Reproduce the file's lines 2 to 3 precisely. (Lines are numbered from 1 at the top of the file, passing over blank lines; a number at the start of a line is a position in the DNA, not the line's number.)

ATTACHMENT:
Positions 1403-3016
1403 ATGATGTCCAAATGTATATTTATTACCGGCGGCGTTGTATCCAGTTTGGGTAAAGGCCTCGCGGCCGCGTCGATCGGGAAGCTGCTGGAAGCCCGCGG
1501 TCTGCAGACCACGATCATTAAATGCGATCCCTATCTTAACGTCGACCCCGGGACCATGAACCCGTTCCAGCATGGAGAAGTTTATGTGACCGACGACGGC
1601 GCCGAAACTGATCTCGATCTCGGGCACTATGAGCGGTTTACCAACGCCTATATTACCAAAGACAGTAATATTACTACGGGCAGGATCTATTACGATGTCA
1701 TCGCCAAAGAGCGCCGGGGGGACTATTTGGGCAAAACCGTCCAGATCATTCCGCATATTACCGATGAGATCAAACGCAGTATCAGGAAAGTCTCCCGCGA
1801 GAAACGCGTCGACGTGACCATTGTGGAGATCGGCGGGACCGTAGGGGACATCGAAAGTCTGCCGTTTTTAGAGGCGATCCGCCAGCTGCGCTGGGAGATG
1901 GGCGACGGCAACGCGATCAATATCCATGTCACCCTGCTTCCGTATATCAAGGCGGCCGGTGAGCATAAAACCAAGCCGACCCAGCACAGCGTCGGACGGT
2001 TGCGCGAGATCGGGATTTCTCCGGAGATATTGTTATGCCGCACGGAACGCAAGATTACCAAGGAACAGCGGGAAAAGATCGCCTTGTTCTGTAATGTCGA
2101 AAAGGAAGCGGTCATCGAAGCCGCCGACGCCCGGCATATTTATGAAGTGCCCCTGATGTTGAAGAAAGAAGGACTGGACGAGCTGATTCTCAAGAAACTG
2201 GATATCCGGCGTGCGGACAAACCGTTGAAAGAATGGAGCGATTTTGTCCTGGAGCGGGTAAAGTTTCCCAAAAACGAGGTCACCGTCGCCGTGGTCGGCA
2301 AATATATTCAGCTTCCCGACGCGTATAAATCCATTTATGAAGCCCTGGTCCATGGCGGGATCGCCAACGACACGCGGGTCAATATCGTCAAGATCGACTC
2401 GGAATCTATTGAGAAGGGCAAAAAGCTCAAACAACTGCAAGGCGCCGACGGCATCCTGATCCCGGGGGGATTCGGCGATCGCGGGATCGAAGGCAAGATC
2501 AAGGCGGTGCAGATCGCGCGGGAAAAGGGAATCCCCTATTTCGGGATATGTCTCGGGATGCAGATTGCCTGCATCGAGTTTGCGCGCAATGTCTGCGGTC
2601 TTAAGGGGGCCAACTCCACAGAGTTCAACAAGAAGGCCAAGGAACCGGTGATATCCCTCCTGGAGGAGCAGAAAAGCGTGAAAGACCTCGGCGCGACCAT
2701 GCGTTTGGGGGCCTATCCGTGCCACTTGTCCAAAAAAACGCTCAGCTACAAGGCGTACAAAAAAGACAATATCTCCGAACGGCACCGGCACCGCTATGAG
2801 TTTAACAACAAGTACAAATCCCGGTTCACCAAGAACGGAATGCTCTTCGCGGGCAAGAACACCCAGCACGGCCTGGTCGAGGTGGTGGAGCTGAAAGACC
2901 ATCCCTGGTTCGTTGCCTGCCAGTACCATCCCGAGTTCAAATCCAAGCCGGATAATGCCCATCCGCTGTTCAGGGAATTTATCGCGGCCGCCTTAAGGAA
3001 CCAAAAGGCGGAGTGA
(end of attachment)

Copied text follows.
1403 ATGATGTCCAAATGTATATTTATTACCGGCGGCGTTGTATCCAGTTTGGGTAAAGGCCTCGCGGCCGCGTCGATCGGGAAGCTGCTGGAAGCCCGCGG
1501 TCTGCAGACCACGATCATTAAATGCGATCCCTATCTTAACGTCGACCCCGGGACCATGAACCCGTTCCAGCATGGAGAAGTTTATGTGACCGACGACGGC